Sabaton Open Air 2018 – Day 2 Review

Today we saw the larger Heroes Stage in use, with Beast in Black the first band we saw treading the boards after Dalriada had played earlier. Unfortunately we missed them due to playing with the kids (hey, it’s a family festival), but BiB were a great band to open our own day.

Beast in Black (c) Iain Purdie

Great heavy metal with a power edge and some very high-pitched vocals, they had as large a crowd in front of them as any band had managed at the peak of Thursday’s show. “Blood of a Lion” with its quiet beginning had the crowd clapping along before going full tilt, fists punching and windmills… windmilling. Their set was full of similar treats and I’m sure many people left with sore necks.

The crowd took a step to the left (cue Rocky Horror references) for the bombastic ReinXeed, a band I had never heard of before. They certainly had some dedicated fans, though, as they had been stood at the stage while Beast in Black played. Fronted by Sabaton’s own Tommy Johansson, they play a higher tempo style of power metal with Johansson’s vocals being somewhat higher on the pitch scale than Sabaton’s Joakim’s! Really entertaining, and it’s great to see an artist spread their wings into a side project in which they play a different role.

Hulkoff (c) Iain Purdie

Hulkoff rocked the larger stage for an hour or so with songs with titles that sounded like Viking legends, but the highlight of their set was actually after they finished (no offence to the band!) – a couple getting married on stage! The crowd dutifully agreed to be witnesses, as far as I could gather with my limited Swedish, and cheered the vows and chanted “Kiss! Kiss! Kiss!” afterwards. A throaty rendition of “Here Comes The Bride” managed to turn into the into to Sabaton’s “Swedish Pagans” and we remembered where we all were.

(c) Iain Purdie

Drying the happy tears, attention moved back to the smaller stage where Bombus engaged with a small but dedicated audience for the first extended set of the day. More of a hard rock sound, I enjoyed their set from the comfort of the slopes in front of the bar while my son drove virtual cars at speed around a city in the kids’ area.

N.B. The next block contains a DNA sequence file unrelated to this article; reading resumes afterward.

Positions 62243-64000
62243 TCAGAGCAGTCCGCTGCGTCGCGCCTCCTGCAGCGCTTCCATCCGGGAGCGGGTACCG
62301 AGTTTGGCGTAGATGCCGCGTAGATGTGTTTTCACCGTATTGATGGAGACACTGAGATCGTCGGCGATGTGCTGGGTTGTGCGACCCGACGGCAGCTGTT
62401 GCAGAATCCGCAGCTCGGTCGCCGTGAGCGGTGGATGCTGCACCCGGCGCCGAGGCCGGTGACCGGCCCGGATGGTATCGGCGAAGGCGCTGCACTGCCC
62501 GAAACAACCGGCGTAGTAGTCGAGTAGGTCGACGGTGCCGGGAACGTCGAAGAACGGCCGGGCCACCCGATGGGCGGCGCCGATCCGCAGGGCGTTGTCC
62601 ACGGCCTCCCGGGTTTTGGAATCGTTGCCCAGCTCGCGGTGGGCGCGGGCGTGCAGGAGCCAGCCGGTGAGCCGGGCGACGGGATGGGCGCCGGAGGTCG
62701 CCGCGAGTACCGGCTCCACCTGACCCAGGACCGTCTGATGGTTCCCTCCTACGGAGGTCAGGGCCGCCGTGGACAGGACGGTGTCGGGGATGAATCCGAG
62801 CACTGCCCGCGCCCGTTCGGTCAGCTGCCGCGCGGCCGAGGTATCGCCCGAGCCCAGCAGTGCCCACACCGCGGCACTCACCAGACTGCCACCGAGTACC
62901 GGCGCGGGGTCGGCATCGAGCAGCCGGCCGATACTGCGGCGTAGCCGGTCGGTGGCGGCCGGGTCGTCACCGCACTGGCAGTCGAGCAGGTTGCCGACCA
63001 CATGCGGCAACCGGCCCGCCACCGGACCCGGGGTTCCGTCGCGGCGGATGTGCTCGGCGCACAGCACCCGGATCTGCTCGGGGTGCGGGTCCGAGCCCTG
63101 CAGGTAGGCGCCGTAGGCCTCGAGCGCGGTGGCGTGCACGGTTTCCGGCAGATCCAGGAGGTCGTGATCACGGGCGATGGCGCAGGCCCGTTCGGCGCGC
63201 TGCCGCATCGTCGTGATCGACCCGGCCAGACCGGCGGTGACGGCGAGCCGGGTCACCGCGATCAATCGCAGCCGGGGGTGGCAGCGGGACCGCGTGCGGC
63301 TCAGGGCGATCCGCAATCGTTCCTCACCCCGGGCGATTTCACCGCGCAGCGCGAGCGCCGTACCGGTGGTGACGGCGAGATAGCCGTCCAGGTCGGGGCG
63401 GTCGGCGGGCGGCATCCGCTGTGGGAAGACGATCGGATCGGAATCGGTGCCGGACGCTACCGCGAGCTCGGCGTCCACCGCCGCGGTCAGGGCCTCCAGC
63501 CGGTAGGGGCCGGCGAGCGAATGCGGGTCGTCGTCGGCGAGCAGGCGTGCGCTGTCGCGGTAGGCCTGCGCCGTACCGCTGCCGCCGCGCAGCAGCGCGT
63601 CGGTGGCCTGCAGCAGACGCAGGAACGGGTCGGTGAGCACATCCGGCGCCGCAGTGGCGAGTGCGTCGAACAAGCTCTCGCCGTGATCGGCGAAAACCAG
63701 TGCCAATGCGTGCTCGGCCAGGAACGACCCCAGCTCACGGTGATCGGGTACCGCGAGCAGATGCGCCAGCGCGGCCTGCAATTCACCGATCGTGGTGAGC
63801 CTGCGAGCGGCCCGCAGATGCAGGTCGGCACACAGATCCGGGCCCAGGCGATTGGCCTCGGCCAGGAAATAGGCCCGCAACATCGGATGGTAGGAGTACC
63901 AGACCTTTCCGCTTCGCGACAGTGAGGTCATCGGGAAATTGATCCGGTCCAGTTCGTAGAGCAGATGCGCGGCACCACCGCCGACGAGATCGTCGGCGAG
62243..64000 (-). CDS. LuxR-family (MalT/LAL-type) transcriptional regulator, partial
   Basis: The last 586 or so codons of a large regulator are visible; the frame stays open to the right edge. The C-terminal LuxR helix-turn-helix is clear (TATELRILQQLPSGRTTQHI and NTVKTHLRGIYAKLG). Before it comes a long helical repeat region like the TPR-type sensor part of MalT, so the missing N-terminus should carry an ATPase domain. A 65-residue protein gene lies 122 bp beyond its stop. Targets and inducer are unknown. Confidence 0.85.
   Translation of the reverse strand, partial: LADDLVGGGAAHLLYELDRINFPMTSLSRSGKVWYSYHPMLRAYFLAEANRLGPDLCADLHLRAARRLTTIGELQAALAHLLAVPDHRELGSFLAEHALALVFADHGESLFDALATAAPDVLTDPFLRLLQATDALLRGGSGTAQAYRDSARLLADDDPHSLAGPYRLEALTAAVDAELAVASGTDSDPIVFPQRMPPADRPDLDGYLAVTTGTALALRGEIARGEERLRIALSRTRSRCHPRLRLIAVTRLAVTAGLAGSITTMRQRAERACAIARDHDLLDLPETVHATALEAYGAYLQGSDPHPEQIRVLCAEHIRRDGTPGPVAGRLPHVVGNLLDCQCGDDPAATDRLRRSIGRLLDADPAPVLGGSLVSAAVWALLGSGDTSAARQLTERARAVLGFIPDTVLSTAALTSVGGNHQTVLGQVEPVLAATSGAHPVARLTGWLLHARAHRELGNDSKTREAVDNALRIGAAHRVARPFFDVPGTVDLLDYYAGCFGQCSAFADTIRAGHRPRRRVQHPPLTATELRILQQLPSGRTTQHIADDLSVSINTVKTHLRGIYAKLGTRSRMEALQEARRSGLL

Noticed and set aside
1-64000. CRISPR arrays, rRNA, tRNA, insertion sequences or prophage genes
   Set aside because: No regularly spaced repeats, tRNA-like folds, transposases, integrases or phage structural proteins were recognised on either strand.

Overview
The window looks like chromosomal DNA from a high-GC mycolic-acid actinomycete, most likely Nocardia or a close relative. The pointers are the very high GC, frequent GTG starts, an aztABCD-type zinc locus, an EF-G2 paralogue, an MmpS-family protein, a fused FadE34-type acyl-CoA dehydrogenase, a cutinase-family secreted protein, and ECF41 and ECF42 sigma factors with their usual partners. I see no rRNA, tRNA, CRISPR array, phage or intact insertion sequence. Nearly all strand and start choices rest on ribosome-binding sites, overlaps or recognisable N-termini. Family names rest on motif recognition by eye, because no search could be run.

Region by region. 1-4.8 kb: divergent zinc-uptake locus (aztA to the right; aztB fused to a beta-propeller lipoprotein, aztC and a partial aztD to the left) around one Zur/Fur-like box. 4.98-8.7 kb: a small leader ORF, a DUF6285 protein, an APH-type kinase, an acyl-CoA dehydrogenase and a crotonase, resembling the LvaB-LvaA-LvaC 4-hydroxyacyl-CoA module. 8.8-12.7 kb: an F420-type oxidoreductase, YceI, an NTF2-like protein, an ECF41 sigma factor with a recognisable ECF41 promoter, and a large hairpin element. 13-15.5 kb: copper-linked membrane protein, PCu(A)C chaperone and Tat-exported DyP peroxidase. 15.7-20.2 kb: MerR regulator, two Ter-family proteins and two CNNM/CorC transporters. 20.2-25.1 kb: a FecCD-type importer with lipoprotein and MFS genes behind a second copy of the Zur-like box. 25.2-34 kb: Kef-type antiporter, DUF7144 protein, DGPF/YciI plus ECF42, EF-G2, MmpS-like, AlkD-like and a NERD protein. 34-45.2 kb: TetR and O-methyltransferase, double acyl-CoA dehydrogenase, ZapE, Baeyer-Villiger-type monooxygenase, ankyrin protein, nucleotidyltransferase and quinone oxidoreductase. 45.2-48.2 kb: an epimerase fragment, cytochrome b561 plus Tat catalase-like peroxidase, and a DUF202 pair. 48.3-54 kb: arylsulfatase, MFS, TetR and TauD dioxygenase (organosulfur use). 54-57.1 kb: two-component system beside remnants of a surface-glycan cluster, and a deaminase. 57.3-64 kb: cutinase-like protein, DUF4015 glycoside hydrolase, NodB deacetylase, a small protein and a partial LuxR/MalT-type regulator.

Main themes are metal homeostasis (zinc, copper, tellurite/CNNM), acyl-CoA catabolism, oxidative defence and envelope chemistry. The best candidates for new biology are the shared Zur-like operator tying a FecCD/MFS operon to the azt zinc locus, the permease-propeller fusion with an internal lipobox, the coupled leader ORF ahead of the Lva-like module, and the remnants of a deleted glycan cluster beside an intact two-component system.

Týr (c) Iain Purdie

The first time I saw Týr they were supporting Sabaton so it seems fitting that I catch them again at the Swede’s own festival. Commanding a large audience, their stage presence is unmistakable despite their lack of motion. They just demand attention with their Faroese lyrics and powerful riffs. The audience responded well, unsurprisingly, though there was no wedding this time! Instead a birthday (the sound tech) and the news for those who didn’t know it that Terji was leaving the band after 17 years, and that today’s show was his last.

Orden Ogan played Bloodstock last week, but I missed them due to working backstage interviewing loads of bands. I’ve heard a lot about them and I was glad to finally get to see their powerhouse performance in front of the biggest second-stage crowd of the day. Fitting into the more traditional theme of the festival – power metal – the German combo covered old tracks as well as numbers from their recent release Gunmen, culminating in a grand version of “The Other Side”.

Orden Ogan (c) Iain Purdie

Closing the main stage tonight were perhaps an odd fit to the bill, glam rockers extraordinaire, The Darkness. Always good for a bit of glitz and glamour, the UK bunch were backed by a superb light show but played to a less than packed venue as many people left after Orden Ogan. Their loss, frankly, as Justin and the boys put on as good a show as I’ve ever seen from them.

Replete with trademark humour which had some audience members laughing out loud, the band played a great set covering all the classics as well as one or two more recent numbers. Dragging out the end of every song as if it were their last, the showmanship on display was simply incredible and Hawkins’ interaction with the crowd is amongst the best in the business. I hope Nat from Bury St Edmunds enjoyed their dedication!

The Darkness (c) Iain Purdie

Highlight of the night was obviously bouncing like an idiot (around my embarrassed son) to “I Believe In A Thing Called Love”, the expected closer but we did get just one more song which, as Justin promised, went on “for fucking ever”. They managed to drag “Love On The Rocks” out to over 20 minutes with extended solos, riding into the audience on the back of a security guard, posing… you name it. And it was bloody brilliant.

For those who stayed (and in fairness, many were watching from the bar area up the hill), they left a huge pile of socks by the merch tent which were blown off by the show. The audience may have been sparse, but The Darkness gave it their all as if they were playing a packed Wembley. Hell, if you shoved them in your gran’s front room to an audience of six, they’d put on the same show.

One of Britain’s two representatives at the festival (I think) were a great way to end our Friday night. Sadly, with a tired 10 year old, we had to call it an evening before Nocturnal Rites took to the second stage at half past midnight.

Notify of

This site uses Akismet to reduce spam. Learn how your comment data is processed.

Inline Feedbacks
View all comments